Broken Hill grew quickly. A population of 17,000 in 1889 had more than doubled to 35,000 in 1914, putting it on the map as the then third-largest city in NSW. In today's terms, it could be described as Australia's most multicultural city of the time (ibid, 2018, 73).

Trade Unions quickly formed around the mine and extraction processing industries. The Trades Hall, built between 1891 and 1905, became the first building in Australia owned by unions, who also purchased the local newspaper 'The Barrier Times' in 1908. This strong union tradition permeated all aspects of life in Broken Hill. The city's unionists won a 35-hour week in 1920, the first to do so in Australia (ibid, 2018, 74).

The city is full of surprises, including a mosque, founded by Afghan cameleers in the early 1890s, and a synagogue built in 1910. The cameleers flourished in the later decades of the 19th century, transporting wool as well as construction materials for the Overland telegraph line from Darwin to Port Augusta. The Jewish population mainly came from Eastern Europe. While the synagogue closed in 1962, the mosque is still used for worship. BHP ceased operations in Broken Hill in the late 1930s, by which time other mining companies had formed, leaving behind an open-cut mine that writer George Farwell described in 1948 as, 'forlorn as a dead planet. It has the air of a crater on the moon... Massive boulders and abandoned machinery sprawl down its flanks as though flung down the sheer sides of a mountain gorge. Upon the crest old iron lies everywhere' (ibid, 2018, 74).

Historic themes

Australian theme (abbrev)New South Wales themeLocal theme
1. Environment-Tracing the evolution of a continent's special environments Environment - naturally evolved-Activities associated with the physical surroundings that support human life and influence or shape human cultures. Changing the environment-
3. Economy-Developing local, regional and national economies Environment - cultural landscape-Activities associated with the interactions between humans, human societies and the shaping of their physical surroundings Developing local, regional and national economies-National Theme 3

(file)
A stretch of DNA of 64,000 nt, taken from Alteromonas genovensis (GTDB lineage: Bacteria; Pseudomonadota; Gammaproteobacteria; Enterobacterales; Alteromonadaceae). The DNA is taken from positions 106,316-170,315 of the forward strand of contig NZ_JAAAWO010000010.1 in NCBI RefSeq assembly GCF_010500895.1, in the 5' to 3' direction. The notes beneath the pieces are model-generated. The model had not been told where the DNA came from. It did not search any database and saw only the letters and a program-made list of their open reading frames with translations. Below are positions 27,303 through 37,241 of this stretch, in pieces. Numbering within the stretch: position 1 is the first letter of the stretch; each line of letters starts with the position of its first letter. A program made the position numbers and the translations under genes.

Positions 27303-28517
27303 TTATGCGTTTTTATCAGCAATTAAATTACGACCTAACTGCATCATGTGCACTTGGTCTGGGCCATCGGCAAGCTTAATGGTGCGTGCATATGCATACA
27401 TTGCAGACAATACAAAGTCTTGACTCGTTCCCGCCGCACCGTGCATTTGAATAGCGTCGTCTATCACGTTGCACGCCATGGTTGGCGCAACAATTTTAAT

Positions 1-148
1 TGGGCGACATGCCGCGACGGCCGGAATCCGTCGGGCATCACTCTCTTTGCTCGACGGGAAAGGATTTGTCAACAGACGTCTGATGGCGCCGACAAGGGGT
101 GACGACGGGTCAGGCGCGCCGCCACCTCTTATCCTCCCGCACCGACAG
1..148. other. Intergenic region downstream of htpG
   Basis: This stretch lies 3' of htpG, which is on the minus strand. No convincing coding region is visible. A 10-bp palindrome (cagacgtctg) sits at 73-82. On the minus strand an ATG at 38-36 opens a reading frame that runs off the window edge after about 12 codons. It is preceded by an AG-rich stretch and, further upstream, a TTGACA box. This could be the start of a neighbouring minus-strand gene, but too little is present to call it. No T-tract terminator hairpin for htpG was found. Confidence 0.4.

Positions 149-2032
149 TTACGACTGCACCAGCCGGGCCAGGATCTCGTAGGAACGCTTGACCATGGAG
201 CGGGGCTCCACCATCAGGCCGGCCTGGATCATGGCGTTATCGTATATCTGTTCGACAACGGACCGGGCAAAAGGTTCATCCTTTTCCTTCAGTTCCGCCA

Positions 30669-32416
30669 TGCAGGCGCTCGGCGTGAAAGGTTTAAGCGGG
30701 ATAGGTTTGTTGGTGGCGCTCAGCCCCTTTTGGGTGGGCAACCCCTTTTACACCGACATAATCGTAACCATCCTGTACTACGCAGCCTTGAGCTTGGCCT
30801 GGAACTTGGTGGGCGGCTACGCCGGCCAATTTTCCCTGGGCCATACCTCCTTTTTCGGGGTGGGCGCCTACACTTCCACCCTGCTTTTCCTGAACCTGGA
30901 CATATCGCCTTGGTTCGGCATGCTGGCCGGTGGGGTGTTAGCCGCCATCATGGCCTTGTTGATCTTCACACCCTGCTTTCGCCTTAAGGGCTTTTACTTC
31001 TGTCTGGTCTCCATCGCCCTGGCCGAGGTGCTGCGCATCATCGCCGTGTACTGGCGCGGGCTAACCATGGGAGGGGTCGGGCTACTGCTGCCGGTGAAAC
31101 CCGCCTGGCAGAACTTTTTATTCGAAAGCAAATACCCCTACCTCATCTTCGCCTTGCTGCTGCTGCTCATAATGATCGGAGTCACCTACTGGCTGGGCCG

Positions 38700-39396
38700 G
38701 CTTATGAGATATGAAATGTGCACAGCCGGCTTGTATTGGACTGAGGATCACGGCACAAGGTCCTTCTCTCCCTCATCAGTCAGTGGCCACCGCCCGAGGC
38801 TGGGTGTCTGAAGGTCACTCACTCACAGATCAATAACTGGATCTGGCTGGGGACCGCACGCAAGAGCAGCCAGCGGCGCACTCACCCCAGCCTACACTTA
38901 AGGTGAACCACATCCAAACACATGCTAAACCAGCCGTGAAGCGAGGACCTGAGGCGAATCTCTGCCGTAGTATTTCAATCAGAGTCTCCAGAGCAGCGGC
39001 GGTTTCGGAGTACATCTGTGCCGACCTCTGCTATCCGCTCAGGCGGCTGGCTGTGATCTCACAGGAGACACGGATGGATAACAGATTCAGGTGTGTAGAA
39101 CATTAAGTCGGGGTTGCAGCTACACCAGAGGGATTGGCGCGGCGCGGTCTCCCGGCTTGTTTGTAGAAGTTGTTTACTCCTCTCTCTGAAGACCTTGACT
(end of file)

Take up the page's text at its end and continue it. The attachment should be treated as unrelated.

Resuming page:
3. Economy-Developing local, regional and national economies Environment - cultural landscape-Activities associated with the interactions between humans, human societies and the shaping of their physical surroundings Landscapes of institutions - productive and ornamental-
3. Economy-Developing local, regional and national economies Mining-Activities associated with the identification, extraction, processing and distribution of mineral ores, precious stones and other such inorganic substances. Mining for silver-
3. Economy-Developing local, regional and national economies Transport-Activities associated with the moving of people and goods from one place to another, and systems for the provision of such movements Building the railway network-
3. Economy-Developing local, regional and national economies Transport-Activities associated with the moving of people and goods from one place to another, and systems for the provision of such movements (none)-
3. Economy-Developing local, regional and national economies Transport-Activities associated with the moving of people and goods from one place to another, and systems for the provision of such movements Railway Station-
4. Settlement-Building settlements, towns and cities Accommodation-Activities associated with the provision of accommodation, and particular types of accommodation – does not include architectural styles – use the theme of Creative Endeavour for such activities. Building settlements, towns and cities-National Theme 4